Rob Farmer tackles some of the most difficult tenant issues that landlords face and reveals practical steps on how to deal with them.
1. Tenant is always late with their rent
It seems one of the most frustrating issues for a landlord is tenants who are consistently late with their rent and/or pay their rent in a number of payments throughout the month.
Different types of properties and different locations can quite significantly impact the types of issues you may experience in relation to paying rent on time and in full. For example, higher rental areas with executive-style tenants tend to have much lower rental arrears than areas with higher vacancy rates and lower rents. Across a well-run rent roll, the percentage of tenants in arrears greater than seven days should be no greater than 1%.
As with many things in life, prevention is better than a cure. It is really important that you or your agent select and reference check your tenant carefully, checking previous payment history and ensuring employment records are also checked. You also need to ensure wherever possible your tenant is on direct debit so your property manager deducts the money on the day it is due. You are much more likely to have a tenant in arrears when they are paying their rent via cheque or BPAY as they decide when they initiate the payment.
If your tenant has not paid their rent, it is extremely important to take action early. Don’t let your tenant get into the habit of thinking it is OK to pay rent late or in part payments.
Ensure your property manager sends a reminder as soon as rent is overdue. Start taking action as soon as it is detected that rent isn’t paid; this lets the tenant know that you take the issue seriously and rent should always be paid on time.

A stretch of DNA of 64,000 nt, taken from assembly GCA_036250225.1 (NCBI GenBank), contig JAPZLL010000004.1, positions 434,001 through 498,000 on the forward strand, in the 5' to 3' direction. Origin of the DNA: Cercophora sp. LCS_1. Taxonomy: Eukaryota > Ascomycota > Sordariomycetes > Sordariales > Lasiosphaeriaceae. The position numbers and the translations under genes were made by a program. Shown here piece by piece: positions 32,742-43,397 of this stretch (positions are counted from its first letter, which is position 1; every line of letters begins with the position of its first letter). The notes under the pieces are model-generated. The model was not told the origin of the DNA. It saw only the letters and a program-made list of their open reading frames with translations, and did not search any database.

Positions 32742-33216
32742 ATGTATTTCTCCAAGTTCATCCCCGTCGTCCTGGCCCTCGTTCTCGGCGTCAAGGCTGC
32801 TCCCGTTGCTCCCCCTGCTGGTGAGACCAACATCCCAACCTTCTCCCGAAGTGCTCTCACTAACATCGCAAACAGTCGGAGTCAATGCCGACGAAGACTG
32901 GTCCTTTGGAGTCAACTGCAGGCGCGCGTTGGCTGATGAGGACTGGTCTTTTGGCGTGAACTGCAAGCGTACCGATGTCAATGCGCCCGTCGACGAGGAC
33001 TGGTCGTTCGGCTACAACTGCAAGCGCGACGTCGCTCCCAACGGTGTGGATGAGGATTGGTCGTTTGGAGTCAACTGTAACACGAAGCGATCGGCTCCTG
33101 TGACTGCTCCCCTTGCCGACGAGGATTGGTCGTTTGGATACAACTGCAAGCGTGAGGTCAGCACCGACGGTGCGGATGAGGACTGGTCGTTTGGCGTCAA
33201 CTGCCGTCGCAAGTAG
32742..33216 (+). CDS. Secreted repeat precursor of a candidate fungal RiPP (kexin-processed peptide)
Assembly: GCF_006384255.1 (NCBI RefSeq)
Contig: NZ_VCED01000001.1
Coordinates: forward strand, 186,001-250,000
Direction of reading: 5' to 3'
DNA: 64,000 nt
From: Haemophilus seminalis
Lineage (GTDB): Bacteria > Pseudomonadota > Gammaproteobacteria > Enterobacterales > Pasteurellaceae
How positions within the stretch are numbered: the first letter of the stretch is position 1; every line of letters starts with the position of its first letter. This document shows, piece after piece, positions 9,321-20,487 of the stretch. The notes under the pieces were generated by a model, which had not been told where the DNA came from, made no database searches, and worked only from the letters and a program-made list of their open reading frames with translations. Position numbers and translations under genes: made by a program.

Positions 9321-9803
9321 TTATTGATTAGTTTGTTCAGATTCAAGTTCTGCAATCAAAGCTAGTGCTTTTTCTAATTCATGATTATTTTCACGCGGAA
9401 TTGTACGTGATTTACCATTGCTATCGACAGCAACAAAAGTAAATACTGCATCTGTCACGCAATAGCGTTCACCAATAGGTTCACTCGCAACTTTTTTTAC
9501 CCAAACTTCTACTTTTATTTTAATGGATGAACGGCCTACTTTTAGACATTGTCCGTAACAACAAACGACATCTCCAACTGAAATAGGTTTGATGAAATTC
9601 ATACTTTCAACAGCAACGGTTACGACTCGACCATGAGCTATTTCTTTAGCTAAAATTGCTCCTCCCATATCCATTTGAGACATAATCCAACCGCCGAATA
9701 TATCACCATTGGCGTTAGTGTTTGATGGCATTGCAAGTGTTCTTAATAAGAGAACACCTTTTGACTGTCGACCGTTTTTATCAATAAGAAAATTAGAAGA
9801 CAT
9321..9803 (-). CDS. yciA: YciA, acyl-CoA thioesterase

If your tenant is more than around seven days late (this legislation and process varies in each state), you need to ensure you use the correct documentation to advise the tenant of their rental arrears and send it at the correct intervals. If you don’t, it may impact your success if it goes to the Tribunal and, in some cases, your landlord’s insurance should you need to claim.
I often speak to people who have never invested in property because they believe that getting tenants to pay their rent is too much trouble. The number of serious issues associated with the late payment of rent is very low and if handled correctly should not turn into a nightmare – certainly this shouldn’t be a reason not to start building a portfolio!
2. Tenant wants to break the lease
From time to time, people’s life circumstances change and tenants may be in a situation where they need to break their lease. Again, you need to check the legislation in your state or territory but generally speaking, the tenant will find a suitable replacement tenant and pay any associated costs. The tenant will normally continue to pay rent until a new tenant takes over the lease.
Personally, I prefer my agent to find the new tenant, as they have much better resources to ensure I find a good one.
There are some circumstances where you may like to consider agreeing to terminating the lease. For example, if you feel you are not getting enough rent this may be a good opportunity to advertise the property at a higher rent and take benefit of the situation. Keep in mind in this scenario you will be responsible for finding the replacement tenant and paying any expenses involved.
3. Tenant wants to go on a month-by-month basis instead of a fixed term
Many people have the preconceived idea that you must have your tenant on a fixed-term lease.
There are definitely pros and cons of your decision on this one, but generally my view is one that depends on the type of rental market you are in. If you are in a section of the market that has very low vacancy rates and increasing rents, I am more inclined to stay on a month-by-month agreement that allows me the flexibility to increase rents at regular intervals or conduct improvements on the property should I choose.